August 7, 2014 Deploying Go Apps with Docker to Elastic Beanstalk

In my last Building Go Web Apps post, we built a simple 'cribs' application using Martini where members can showcase where they work. If you are just jumping in, you can run the application on Heroku and find the code on our github repo.

Today we are going to take that same application, Dockerize it and deploy it to AWS Elastic Beanstalk. "What about Google App Engine", you ask? Unfortunately, I believe that App Engine only supports Docker in closed "preview" mode at this time so maybe somewhere down the road we can take look at it.

Getting Started with Docker

Docker's documentation is top notch and they even have a 10 minute "try docker" online tutorial that's completely browser based. Once you are ready to get started you can install docker on your machine and fire it up. I'm not going to go over the basics of Docker, their User Guide does a great job of getting you up and running.

The first thing we need to do is create our image. We can either:

  1. Update a container created from an image and commit the results to an image to customize it.
  2. Use a Dockerfile to specify instructions to create an image.

We are going to do the later as it seems much simpler to build an image and easier to share them.

Here is our main Go file that we will be Dockerizing. The only difference from our Heroku version is that we've specified port 8080 for Amazon. We'll need to add two files to our application:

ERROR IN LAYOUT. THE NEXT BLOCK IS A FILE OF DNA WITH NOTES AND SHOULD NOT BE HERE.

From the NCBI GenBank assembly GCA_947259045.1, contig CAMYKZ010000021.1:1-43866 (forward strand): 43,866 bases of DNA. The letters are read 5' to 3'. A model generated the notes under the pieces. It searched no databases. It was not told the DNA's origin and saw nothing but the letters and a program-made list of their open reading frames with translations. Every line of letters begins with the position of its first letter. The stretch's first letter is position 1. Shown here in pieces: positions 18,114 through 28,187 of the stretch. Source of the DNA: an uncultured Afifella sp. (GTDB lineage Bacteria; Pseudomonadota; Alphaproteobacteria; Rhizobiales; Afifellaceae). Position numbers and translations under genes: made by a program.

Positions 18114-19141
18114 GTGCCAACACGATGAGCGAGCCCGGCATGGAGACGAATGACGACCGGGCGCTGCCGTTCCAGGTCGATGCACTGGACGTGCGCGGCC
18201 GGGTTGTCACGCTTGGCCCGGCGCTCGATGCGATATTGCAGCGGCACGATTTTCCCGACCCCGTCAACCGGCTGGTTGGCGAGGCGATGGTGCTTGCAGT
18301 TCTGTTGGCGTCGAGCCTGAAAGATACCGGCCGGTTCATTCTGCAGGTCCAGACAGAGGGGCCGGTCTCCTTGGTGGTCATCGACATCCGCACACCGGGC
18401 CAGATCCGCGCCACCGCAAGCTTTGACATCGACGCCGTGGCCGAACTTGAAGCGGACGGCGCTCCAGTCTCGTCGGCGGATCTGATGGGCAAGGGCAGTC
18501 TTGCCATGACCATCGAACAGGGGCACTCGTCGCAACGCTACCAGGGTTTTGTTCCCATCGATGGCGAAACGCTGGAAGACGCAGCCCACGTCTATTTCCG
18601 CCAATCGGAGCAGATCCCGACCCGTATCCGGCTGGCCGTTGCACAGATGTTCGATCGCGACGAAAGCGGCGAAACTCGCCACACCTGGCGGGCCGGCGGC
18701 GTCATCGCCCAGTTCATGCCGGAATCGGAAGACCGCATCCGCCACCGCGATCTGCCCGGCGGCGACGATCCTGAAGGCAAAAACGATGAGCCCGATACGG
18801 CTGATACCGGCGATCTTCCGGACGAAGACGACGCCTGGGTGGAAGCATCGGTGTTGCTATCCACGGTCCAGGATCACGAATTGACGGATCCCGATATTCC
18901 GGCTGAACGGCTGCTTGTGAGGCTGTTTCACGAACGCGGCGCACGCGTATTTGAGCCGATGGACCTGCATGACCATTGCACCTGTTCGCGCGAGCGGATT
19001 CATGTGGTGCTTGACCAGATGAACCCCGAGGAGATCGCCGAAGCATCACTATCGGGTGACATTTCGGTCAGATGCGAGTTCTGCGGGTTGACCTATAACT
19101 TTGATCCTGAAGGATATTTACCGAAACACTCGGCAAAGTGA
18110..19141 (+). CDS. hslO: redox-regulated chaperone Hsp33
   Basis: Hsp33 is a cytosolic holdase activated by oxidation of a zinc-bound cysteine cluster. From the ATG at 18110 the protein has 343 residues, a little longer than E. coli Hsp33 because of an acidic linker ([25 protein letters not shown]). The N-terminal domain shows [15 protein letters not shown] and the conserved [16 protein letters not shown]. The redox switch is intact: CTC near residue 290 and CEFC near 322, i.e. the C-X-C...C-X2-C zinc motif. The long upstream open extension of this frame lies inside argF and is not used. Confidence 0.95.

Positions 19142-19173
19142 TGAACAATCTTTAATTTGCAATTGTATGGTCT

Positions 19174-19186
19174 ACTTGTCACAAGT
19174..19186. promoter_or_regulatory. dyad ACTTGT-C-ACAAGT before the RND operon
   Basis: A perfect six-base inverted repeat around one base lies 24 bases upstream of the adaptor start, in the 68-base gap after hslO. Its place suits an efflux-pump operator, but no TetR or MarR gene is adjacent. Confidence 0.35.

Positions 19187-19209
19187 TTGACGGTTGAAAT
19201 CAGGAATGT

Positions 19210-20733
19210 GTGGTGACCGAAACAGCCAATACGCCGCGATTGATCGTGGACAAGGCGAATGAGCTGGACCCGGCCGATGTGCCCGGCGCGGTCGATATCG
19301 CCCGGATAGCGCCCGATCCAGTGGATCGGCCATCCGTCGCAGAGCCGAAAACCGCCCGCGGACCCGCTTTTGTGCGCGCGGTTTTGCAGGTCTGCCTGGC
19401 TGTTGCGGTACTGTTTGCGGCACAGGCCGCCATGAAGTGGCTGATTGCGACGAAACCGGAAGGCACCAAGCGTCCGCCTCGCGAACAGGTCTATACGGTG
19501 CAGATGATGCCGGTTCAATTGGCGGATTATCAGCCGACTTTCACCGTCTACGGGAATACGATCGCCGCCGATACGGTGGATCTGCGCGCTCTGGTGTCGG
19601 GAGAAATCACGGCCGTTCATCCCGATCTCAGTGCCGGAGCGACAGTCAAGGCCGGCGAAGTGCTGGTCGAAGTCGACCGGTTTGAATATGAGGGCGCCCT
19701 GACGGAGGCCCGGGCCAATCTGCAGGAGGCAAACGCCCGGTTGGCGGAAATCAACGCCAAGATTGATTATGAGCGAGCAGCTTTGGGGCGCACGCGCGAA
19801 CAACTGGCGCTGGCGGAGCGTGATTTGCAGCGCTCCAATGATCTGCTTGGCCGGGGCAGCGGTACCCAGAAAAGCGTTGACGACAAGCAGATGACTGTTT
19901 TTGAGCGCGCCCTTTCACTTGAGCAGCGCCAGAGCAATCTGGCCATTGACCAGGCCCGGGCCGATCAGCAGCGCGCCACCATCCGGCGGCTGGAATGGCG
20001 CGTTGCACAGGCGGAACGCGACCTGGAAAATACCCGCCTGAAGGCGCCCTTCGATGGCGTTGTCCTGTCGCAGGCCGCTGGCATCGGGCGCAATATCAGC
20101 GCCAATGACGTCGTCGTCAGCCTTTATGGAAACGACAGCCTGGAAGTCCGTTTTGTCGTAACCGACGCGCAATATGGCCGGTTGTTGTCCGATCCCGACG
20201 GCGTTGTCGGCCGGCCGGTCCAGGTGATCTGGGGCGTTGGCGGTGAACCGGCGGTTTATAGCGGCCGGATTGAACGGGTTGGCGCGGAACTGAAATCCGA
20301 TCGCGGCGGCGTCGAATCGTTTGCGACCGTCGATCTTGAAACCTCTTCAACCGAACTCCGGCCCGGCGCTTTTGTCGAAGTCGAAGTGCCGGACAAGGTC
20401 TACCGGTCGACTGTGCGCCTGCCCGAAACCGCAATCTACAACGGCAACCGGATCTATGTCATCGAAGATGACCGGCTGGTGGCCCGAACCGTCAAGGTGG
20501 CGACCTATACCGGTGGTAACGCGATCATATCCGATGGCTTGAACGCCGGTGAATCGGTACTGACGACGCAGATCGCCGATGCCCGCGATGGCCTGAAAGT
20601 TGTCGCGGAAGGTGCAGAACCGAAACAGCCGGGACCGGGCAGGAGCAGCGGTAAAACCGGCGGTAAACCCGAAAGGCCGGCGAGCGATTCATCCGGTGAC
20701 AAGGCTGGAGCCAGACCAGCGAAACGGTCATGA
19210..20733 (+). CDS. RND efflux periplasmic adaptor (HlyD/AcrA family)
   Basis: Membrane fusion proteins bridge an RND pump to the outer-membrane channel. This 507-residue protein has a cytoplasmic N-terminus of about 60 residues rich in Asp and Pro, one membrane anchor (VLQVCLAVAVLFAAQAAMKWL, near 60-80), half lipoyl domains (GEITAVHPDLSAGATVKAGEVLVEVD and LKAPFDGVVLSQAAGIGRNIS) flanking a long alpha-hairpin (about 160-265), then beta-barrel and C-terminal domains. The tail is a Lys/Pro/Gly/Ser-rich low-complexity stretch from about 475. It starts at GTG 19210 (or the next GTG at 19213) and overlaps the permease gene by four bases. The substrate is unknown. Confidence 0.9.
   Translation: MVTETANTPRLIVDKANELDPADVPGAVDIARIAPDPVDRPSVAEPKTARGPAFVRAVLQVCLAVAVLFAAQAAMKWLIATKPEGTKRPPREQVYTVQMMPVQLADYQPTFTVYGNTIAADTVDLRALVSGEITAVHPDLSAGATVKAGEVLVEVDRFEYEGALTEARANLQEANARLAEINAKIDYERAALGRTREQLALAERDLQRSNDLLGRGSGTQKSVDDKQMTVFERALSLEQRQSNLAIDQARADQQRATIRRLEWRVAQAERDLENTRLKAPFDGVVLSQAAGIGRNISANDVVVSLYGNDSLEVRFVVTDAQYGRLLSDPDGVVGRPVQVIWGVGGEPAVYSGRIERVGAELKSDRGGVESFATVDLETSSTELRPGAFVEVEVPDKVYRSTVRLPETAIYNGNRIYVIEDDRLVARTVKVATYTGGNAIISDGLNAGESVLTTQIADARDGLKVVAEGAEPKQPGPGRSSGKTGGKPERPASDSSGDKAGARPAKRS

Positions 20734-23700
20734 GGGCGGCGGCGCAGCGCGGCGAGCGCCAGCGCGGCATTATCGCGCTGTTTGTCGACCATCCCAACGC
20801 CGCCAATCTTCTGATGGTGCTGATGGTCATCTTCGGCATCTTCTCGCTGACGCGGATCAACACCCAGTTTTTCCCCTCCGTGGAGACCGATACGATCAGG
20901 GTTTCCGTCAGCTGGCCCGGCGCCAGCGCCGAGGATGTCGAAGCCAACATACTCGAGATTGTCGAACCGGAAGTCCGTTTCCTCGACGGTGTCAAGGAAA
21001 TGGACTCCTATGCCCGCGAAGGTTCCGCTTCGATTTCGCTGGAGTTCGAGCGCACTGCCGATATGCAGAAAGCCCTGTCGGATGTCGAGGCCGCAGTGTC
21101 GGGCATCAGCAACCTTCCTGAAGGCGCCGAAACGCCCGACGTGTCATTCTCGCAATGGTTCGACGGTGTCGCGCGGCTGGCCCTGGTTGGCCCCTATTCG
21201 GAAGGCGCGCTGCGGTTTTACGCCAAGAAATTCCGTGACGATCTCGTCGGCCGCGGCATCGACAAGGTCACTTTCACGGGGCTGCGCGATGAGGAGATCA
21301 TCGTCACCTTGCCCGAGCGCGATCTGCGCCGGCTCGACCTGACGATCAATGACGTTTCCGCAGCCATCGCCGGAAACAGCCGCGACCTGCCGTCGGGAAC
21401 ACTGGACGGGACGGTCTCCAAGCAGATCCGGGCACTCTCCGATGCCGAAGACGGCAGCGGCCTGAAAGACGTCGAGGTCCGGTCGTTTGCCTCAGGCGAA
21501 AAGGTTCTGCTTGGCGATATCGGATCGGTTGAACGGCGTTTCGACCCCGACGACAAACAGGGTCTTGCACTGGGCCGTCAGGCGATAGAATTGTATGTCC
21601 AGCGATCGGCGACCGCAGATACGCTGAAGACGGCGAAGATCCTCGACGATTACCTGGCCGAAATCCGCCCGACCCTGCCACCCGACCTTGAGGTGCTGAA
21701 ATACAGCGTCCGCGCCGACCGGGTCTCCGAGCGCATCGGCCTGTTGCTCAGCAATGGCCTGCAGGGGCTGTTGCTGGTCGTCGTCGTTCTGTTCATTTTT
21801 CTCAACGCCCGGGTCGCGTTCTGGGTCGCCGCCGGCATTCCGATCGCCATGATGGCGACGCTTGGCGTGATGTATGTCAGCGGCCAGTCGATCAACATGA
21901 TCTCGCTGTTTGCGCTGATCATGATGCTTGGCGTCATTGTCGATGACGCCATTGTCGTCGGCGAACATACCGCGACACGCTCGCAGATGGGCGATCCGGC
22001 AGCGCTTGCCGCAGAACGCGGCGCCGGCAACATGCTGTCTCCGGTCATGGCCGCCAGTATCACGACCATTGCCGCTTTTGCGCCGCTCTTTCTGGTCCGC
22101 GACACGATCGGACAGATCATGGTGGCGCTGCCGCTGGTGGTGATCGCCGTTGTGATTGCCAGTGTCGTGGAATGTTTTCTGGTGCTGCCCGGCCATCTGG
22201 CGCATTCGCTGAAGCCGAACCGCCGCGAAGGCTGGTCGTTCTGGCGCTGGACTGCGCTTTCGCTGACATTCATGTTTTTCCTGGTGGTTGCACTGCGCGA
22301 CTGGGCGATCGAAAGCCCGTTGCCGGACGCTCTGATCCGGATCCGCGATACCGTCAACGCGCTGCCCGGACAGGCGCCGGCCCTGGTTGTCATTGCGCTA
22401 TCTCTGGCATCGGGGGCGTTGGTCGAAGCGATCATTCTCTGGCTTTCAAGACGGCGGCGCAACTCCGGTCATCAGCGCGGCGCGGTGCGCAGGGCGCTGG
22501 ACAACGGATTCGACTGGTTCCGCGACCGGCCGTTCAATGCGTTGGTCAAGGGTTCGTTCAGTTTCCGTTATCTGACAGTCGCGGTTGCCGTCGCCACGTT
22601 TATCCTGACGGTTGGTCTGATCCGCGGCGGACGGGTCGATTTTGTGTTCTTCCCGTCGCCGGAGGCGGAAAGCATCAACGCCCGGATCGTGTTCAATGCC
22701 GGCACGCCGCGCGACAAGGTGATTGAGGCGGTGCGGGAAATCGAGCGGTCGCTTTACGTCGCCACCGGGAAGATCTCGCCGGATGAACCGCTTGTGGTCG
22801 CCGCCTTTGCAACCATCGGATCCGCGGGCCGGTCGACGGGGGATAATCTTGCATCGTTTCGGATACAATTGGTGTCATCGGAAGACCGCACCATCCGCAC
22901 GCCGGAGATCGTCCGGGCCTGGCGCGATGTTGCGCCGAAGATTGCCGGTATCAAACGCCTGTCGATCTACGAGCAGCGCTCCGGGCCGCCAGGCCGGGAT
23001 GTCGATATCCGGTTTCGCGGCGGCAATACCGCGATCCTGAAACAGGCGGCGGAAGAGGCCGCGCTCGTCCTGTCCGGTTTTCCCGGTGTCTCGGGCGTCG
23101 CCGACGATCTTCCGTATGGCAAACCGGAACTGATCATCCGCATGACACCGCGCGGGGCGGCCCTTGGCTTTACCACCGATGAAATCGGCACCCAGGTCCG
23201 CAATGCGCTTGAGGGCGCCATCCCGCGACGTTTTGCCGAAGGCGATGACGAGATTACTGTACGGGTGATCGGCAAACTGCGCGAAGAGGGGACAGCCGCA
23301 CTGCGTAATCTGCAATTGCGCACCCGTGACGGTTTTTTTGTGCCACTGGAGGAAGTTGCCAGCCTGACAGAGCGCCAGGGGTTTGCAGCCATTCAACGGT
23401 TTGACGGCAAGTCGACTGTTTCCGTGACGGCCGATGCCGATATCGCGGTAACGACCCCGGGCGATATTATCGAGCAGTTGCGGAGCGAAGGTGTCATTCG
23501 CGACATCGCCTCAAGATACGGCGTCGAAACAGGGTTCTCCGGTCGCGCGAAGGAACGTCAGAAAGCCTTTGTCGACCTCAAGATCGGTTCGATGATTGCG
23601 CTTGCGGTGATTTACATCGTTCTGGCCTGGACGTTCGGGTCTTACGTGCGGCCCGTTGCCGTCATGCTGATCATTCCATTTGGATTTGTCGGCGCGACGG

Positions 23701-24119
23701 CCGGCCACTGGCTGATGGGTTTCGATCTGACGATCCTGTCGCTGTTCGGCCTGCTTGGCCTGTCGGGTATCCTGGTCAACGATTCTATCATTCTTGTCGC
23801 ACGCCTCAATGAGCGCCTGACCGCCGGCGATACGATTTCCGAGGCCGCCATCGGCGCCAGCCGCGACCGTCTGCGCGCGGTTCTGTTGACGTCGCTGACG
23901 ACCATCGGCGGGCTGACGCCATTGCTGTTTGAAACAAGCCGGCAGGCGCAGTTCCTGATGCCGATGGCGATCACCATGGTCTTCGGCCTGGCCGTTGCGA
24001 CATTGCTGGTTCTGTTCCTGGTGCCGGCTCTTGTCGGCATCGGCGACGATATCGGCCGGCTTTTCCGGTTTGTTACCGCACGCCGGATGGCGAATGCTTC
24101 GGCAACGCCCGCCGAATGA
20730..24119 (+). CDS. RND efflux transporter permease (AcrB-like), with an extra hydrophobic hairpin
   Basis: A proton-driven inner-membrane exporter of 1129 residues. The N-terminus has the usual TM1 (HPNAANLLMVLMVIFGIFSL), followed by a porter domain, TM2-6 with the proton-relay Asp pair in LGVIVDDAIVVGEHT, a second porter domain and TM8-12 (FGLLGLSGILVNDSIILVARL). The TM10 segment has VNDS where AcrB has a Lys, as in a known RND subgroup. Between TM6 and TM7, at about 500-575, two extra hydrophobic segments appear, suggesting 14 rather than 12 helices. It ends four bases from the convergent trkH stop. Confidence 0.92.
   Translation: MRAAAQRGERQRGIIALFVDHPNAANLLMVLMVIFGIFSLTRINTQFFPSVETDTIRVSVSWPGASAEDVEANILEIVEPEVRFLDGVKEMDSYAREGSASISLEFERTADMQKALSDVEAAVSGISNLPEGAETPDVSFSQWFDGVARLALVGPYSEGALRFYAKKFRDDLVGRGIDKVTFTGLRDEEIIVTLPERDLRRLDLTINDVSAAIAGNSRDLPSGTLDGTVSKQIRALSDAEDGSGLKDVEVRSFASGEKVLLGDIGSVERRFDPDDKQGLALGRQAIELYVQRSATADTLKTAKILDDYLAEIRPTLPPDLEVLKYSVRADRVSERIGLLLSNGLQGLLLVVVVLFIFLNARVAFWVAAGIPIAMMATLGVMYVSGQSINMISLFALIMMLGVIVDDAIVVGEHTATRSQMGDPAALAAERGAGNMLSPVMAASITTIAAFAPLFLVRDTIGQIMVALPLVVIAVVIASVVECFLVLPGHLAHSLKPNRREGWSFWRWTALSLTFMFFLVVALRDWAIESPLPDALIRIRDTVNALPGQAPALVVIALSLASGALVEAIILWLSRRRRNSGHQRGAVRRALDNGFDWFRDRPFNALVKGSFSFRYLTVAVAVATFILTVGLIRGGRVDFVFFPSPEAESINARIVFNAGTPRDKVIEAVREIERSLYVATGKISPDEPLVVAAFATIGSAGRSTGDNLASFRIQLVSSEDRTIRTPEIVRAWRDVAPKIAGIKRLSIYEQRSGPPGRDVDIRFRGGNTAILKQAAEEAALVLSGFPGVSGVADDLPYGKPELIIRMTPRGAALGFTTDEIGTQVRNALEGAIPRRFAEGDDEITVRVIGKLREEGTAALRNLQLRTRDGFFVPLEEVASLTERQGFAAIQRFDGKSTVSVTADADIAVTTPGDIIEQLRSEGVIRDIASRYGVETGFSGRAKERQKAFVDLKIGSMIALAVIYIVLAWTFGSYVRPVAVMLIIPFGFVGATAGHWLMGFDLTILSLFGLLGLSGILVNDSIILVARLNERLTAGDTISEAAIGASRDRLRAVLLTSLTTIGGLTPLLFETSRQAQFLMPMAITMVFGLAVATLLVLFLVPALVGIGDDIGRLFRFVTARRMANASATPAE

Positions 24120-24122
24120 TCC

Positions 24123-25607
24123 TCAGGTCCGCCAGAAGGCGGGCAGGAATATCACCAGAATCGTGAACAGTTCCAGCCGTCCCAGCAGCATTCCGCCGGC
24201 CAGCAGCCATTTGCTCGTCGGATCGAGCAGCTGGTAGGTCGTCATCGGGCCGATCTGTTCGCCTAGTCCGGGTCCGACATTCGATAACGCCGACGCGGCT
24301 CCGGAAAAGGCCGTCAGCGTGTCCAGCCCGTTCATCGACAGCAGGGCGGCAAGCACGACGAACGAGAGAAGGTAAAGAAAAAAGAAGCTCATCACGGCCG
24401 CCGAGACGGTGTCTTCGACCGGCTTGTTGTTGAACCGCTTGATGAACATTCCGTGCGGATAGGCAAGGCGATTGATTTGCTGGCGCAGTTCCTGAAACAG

1. Dockerfile – to create a Docker image that contains your source bundle
  2. – to deploy your application to AWS. (Note, I think if you specify your port in the Dockerfile that you don't need the file.)

Since the Dockerfile is the heart of the Docker process, let take an in-depth look at it:

The first line tells Docker what to use for our source image. In this case Google was kind enough to bundle the latest version of golang installed from into a base image for us so we'll gladly use it.

FROM google/golang

Next we'll set the WORKDIR, which sets the working directory for any RUN, CMD and ENTRYPOINT instructions. We are going to set it to the root of our source files.

WORKDIR /gopath/src/

We'll next use the ADD instruction to copy our source code to the container's filesystem for our source directory.

ADD . /gopath/src/

There are a number of dependencies that we need for Martini so we'll have go get them and add them to our image:

RUN go get
RUN go get
RUN go get
RUN go get
RUN go get

Finally, we'll get our source code and install it.

RUN go get

Since our application still uses the MongoDB sitting on Heroku, we'll use the ENV instruction to set our environment variables we'll need to connect to MongoDB. We would have been better off if we would have created a MongoDB container and linked to it but we'll fight that battle another day.

Make sure you change these values before building your image.


Another major difference with Elastic Beanstalk, is that we declare the port we are using for our application:


Again, according to the docs you only need to specify the port in the Dockerfile or

We don't need to provide defaults for executing the container so we leave our CMD empty and just set the executable for the container to run, which is our cribs application.

CMD []
ENTRYPOINT ["/gopath/bin/cribs"]